How does rising atmospheric CO2 affect marine organisms?

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Surviving Global Warming by Migrating Mere Meters ... or Even Millimeters
Suggitt, A.J., Gillingham, P.K., Hill, J.K., Huntley, B., Kunin, W.E., Roy D.B. and Thomas, C.D. 2011. Habitat microclimates drive fine-scale variation in extreme temperatures. Oikos 120: 1-8.

The authors indicate that "most multi-cellular terrestrial organisms experience climate at scales of millimeters to meters," yet they say that "most species-climate associations are analyzed at resolutions of kilometers or more," in what is "commonly known as the 'bioclimate approach' or 'climate envelope' modeling." However, they go on to say that "because individuals experience heterogeneous microclimates in the landscape, species sometimes survive where the average background climate appears unsuitable," which phenomenon is something that the vast majority of bioclimate studies do not consider in their analyses.

What was done
In an effort designed to illustrate these facts, Suggitt et al. recorded temperatures in numerous micro-sites at two locations where the vegetation was relatively homogenous (the Lake Vyrnwy Royal Society for the Protection of Birds reserve in Wales, and High Peak in the Peak District National Park in England) in September 2007 and January 2008, as well as in numerous micro-sites within three different habitat types (woodland, heathland and grassland) located within Skipwith Common in North Yorkshire, UK, in September 2008 and January 2009.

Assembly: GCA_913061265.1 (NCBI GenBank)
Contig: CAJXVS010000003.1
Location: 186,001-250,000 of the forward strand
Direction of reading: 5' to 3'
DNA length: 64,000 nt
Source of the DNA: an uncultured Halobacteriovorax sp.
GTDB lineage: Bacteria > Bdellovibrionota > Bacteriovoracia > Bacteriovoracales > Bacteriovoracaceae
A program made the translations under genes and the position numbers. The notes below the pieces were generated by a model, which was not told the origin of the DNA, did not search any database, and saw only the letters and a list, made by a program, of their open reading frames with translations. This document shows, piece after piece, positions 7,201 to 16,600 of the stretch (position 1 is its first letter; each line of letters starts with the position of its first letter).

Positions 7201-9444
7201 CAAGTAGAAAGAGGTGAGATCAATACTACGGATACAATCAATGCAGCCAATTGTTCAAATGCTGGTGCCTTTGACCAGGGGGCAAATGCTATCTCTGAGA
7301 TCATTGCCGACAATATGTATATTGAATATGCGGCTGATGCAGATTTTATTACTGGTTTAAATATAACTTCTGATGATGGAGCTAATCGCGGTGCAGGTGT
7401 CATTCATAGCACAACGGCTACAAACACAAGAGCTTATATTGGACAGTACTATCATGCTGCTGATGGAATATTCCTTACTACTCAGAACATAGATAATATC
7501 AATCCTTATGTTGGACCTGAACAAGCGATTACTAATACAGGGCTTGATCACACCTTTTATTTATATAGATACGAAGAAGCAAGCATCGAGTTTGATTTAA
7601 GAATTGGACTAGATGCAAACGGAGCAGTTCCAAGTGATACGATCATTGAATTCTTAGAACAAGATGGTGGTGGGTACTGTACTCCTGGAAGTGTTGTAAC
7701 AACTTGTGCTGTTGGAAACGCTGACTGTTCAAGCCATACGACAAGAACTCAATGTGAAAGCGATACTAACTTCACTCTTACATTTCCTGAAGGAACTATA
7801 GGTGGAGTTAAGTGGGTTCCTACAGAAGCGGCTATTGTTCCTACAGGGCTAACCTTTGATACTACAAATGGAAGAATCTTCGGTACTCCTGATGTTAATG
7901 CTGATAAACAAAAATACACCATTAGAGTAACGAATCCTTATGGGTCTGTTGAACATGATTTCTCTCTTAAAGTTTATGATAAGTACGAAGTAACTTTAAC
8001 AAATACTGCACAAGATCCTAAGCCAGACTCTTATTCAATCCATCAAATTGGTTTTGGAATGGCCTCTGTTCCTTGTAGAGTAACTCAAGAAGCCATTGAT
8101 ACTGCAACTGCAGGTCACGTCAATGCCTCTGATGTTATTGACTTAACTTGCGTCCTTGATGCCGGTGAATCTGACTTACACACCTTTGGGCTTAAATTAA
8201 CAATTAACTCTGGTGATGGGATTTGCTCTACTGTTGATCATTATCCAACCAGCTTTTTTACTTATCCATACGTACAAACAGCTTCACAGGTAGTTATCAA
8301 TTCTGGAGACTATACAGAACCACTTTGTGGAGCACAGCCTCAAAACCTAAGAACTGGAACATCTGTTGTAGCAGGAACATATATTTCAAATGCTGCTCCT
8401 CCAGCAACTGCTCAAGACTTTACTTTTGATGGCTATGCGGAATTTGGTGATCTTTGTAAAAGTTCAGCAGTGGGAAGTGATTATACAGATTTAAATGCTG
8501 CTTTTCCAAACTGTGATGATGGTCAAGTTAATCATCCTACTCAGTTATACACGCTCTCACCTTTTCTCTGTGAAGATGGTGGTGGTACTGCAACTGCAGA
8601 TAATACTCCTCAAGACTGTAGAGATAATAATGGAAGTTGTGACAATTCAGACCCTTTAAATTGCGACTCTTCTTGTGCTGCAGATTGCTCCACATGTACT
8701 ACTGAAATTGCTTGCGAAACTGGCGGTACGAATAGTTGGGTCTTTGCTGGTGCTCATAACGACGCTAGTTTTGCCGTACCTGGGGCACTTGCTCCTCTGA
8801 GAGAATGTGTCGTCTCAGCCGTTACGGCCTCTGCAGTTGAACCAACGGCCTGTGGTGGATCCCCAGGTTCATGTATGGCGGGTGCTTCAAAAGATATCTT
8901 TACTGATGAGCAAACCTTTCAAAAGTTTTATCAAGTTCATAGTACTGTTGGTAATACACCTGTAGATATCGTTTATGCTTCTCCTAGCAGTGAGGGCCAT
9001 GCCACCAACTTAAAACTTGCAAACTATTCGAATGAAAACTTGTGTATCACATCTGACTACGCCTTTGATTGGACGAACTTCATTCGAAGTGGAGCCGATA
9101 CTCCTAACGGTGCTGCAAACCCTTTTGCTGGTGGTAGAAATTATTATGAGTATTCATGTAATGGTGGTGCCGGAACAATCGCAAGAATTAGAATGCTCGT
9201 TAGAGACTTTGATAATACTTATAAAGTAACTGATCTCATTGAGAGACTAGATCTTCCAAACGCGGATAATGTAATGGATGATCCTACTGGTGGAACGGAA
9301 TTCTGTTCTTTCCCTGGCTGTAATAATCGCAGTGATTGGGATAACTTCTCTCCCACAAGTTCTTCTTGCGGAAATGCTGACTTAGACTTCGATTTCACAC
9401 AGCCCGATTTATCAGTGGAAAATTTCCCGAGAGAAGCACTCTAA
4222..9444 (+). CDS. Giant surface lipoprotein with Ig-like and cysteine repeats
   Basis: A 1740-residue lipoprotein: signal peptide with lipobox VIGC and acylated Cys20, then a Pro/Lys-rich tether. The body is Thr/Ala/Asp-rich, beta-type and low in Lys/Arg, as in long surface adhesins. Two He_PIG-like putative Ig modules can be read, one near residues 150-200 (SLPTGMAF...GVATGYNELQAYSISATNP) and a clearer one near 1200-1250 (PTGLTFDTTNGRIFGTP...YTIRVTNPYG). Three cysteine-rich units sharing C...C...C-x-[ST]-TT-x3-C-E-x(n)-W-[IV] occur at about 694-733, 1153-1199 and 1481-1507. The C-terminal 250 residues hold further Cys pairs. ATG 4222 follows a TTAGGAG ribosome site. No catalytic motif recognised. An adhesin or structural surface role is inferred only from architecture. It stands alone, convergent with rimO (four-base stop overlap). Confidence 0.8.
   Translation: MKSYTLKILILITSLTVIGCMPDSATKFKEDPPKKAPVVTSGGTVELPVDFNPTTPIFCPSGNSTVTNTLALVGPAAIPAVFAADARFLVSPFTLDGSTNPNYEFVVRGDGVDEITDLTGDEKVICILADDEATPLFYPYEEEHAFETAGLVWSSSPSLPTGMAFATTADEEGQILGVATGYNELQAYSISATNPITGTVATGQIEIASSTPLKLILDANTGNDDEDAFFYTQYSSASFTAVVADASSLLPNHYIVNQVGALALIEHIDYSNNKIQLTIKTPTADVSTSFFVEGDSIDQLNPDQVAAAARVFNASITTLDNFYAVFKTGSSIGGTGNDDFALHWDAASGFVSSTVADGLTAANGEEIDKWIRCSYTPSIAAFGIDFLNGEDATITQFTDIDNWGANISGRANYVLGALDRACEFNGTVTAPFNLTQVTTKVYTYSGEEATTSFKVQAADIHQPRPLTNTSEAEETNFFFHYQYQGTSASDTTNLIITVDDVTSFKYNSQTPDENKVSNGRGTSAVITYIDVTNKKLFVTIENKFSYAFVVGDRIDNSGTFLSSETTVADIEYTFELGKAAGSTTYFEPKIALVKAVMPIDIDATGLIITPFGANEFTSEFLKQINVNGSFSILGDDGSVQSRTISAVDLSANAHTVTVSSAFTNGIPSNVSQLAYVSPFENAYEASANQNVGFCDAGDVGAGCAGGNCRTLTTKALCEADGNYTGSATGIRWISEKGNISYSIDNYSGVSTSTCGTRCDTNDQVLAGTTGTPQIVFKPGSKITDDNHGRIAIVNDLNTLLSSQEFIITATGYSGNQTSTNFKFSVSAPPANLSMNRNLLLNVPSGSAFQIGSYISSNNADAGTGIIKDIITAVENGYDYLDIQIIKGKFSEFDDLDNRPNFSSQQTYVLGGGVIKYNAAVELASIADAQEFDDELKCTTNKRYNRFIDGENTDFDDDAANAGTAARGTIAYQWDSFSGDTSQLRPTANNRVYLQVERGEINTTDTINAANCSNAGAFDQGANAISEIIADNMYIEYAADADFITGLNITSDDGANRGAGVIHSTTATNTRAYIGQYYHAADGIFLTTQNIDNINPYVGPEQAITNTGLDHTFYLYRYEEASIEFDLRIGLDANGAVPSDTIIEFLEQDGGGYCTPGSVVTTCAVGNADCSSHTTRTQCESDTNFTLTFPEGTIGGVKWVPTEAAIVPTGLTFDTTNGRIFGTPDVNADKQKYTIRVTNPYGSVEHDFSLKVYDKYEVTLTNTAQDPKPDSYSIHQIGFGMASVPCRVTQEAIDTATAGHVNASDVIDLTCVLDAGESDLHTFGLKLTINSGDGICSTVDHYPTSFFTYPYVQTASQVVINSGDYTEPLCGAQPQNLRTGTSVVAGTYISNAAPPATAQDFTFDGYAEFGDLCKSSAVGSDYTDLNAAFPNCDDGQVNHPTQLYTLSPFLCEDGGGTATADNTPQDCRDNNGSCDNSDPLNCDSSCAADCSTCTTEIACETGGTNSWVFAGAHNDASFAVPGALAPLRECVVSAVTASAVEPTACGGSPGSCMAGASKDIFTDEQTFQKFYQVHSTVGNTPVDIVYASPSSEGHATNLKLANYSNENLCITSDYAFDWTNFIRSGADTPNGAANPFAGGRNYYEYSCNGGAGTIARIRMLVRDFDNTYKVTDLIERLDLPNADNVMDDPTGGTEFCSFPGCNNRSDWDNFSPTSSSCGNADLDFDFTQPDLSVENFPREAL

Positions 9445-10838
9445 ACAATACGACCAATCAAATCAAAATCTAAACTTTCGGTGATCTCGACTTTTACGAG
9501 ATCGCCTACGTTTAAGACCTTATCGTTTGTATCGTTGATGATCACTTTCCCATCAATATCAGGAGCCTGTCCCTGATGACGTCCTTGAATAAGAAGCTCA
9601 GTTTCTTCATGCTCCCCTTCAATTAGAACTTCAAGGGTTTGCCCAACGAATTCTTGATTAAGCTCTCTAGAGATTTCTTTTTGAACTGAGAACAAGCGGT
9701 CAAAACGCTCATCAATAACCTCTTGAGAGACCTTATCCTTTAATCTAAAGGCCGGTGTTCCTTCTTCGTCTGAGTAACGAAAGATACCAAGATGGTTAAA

What was learned
The seven scientists report that "thermal differences between habitats, and slope and aspects, were of the same order of magnitude as projected increases in global average surface temperatures," and they indicate that in some cases, microclimate variation exceeded estimates of warming under all of the IPCC's emissions scenarios, "which range from 1.1 to a 6.4°C rise in global mean temperatures (IPCC, 2007)."

What it means
Suggitt et al. write that "these large temperature differences provide opportunities for individual organisms that are able to move short distances to escape unfavorable microclimates," and, hence, that "populations may shift microhabitats (slopes, aspects and vegetation density) in response to inter-annual variation in the climate." Thus, they say their results indicate that "the incorporation of habitat and topographical information is essential for species that (a) have some level of flexibility in their habitat associations, and (b) are at least partially limited by temperature extremes," bearing witness to the fact that in the real world of nature, the 'bioclimate approach' or 'climate envelope' modeling are not adequate for describing how different species will respond to future changes in climate, such as the global warming that is predicted by state-of-the-art climate models.

IPCC. 2007. Climate Change 2007: The Physical Science Basis. Contribution of Working Group I to the Fourth Assessment Report of the Intergovernmental Panel on Climate Change. Cambridge University Press, Cambridge, United Kingdom.

Reviewed 15 June 2011